Congenital hypothyroidism with goiter (CHG)
Thyroid hormone is essential for normal development and metabolism in dogs, especially in the rapid growth period that puppies experience. Congenital hypothyroidism with goiter is an inherited defect of Toy Fox Terriers and Rat Terriers caused by a mutation in thyroid peroxidase gene. Puppies with CHG show signs of disproportionate dwarfism, abnormal hair coat, lethargy, abnormal mentation and neurological impairment. They exhibit stenotic ear canals and delayed eye opening, and cervical swellings evident by 1 week of age. The disease causes imporer production of enzyme that is important in the thyroid hormone production. Serum thyroid hormone and thyroid-stimulating hormone concentrations are low and high, respectively. Unless oral thyroid hormone replacement therapy is instituted early in life, the disorder is severely debilitating or lethal. Puppies exhibit avid iodide uptake and normal hearing, but failure of iodide organification which leads to goiter.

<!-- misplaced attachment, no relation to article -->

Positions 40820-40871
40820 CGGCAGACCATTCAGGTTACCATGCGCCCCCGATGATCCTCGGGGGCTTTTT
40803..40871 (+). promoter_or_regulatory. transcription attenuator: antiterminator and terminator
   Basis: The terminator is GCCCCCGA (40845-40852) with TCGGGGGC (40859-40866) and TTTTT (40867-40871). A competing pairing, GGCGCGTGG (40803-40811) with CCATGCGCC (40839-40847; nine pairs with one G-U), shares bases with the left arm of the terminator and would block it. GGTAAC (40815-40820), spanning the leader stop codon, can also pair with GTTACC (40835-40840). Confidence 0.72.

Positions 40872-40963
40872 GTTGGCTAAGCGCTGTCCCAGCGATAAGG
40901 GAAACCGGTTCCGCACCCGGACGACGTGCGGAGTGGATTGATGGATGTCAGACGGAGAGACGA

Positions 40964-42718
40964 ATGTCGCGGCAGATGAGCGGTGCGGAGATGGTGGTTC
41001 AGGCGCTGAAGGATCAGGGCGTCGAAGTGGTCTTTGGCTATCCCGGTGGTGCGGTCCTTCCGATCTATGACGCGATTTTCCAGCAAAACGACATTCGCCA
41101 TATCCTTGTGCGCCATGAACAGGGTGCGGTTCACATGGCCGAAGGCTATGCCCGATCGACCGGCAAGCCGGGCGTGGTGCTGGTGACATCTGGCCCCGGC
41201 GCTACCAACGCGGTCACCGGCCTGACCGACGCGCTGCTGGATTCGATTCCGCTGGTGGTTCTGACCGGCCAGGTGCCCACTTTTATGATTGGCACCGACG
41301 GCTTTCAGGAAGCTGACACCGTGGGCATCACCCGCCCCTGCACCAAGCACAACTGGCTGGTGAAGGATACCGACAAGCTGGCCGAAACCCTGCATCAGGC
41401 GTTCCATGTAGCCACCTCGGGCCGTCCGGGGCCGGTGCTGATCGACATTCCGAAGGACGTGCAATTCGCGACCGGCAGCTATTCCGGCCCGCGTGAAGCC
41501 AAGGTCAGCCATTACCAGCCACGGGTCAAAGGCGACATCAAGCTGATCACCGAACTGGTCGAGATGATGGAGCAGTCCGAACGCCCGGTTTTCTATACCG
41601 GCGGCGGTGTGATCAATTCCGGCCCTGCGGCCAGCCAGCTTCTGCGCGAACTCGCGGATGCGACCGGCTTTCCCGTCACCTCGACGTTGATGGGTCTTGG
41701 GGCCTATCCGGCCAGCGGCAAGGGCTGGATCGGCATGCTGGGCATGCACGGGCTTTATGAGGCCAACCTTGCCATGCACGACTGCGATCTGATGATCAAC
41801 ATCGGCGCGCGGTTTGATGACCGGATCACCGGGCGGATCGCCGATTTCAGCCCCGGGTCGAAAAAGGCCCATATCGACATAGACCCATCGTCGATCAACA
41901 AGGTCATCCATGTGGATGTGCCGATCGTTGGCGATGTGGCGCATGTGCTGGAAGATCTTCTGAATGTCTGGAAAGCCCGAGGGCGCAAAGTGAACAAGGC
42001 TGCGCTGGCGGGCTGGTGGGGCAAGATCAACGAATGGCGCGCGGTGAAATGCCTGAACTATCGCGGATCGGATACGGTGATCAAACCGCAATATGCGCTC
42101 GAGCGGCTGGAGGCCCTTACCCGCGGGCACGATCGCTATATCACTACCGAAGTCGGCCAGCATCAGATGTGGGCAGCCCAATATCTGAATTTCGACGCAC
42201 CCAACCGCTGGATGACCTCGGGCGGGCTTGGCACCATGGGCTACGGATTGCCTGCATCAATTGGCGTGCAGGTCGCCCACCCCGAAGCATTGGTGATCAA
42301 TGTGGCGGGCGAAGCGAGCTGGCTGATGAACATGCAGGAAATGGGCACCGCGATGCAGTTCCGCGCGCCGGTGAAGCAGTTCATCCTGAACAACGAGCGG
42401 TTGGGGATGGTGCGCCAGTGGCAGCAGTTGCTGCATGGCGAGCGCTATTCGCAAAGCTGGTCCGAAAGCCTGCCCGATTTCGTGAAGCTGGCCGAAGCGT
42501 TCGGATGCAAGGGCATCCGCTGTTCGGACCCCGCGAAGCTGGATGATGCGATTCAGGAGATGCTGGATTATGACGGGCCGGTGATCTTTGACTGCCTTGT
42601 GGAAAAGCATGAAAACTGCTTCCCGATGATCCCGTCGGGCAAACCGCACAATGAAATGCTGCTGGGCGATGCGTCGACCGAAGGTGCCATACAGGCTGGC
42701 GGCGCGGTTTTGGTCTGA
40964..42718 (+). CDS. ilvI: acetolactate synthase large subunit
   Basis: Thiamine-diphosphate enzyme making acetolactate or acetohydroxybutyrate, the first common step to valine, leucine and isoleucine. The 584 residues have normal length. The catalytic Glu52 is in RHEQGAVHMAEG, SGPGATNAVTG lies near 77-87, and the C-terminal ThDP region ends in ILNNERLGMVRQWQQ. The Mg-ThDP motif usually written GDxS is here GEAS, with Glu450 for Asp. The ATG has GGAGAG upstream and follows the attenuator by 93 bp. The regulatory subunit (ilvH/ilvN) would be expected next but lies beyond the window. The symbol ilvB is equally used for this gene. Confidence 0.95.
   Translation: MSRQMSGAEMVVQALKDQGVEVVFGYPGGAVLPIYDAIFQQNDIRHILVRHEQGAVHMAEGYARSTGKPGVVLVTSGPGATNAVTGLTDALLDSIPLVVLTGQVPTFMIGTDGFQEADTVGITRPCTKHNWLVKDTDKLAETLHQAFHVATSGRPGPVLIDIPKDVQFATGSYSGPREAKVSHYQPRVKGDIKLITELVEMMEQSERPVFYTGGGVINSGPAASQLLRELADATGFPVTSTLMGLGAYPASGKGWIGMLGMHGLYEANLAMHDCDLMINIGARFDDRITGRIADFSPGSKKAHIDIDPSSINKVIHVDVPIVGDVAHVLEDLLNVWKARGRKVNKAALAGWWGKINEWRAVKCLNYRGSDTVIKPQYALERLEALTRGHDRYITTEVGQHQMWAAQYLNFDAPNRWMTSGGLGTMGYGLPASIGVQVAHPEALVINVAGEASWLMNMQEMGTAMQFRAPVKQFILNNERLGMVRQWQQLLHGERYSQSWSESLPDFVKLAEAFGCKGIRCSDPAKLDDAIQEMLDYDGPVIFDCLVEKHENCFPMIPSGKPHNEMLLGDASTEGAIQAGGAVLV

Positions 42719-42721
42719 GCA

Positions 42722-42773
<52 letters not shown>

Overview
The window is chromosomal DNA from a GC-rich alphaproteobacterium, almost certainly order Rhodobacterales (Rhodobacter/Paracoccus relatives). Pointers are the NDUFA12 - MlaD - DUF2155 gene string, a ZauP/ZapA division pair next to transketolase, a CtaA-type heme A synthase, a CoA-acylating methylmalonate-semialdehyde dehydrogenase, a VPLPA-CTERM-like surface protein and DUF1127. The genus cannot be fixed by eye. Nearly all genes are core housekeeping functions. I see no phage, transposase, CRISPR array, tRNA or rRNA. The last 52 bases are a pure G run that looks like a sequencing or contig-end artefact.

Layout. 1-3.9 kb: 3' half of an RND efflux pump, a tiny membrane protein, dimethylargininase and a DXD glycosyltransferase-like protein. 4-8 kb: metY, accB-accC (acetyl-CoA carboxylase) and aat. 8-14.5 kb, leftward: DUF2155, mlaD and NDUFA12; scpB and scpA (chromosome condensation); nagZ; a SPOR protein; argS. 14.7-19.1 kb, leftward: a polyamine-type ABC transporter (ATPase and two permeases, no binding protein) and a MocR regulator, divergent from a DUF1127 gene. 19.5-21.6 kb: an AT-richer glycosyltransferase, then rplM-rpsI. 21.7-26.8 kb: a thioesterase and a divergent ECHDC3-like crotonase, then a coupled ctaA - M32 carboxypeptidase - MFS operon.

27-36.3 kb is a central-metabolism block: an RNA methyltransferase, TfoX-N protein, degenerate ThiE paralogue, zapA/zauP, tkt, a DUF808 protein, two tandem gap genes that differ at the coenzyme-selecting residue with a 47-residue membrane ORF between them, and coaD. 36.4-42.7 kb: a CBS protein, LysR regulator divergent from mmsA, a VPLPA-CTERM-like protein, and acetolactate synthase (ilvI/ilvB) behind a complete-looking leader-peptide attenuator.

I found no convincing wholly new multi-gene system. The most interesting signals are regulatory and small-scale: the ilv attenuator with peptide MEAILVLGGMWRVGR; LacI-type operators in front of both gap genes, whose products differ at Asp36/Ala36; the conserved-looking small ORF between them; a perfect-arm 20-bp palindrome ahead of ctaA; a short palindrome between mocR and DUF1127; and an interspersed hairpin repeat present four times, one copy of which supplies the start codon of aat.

John C Fyfe, K.K. (2003). Congenital hypothyroidism with goiter in toy fox terriers. Journal of Veterinary Internal Medicine / American College of Veterinary Internal Medicine 17, 50–57.
Pettigrew, R., Fyfe, J.C., Gregory, B.L., Lipsitz, D., Delahunta, A., Summers, B.A., and Shelton, G.D. (2007). CNS hypomyelination in Rat Terrier dogs with congenital goiter and a mutation in the thyroid peroxidase gene. Vet. Pathol. 44, 50–56.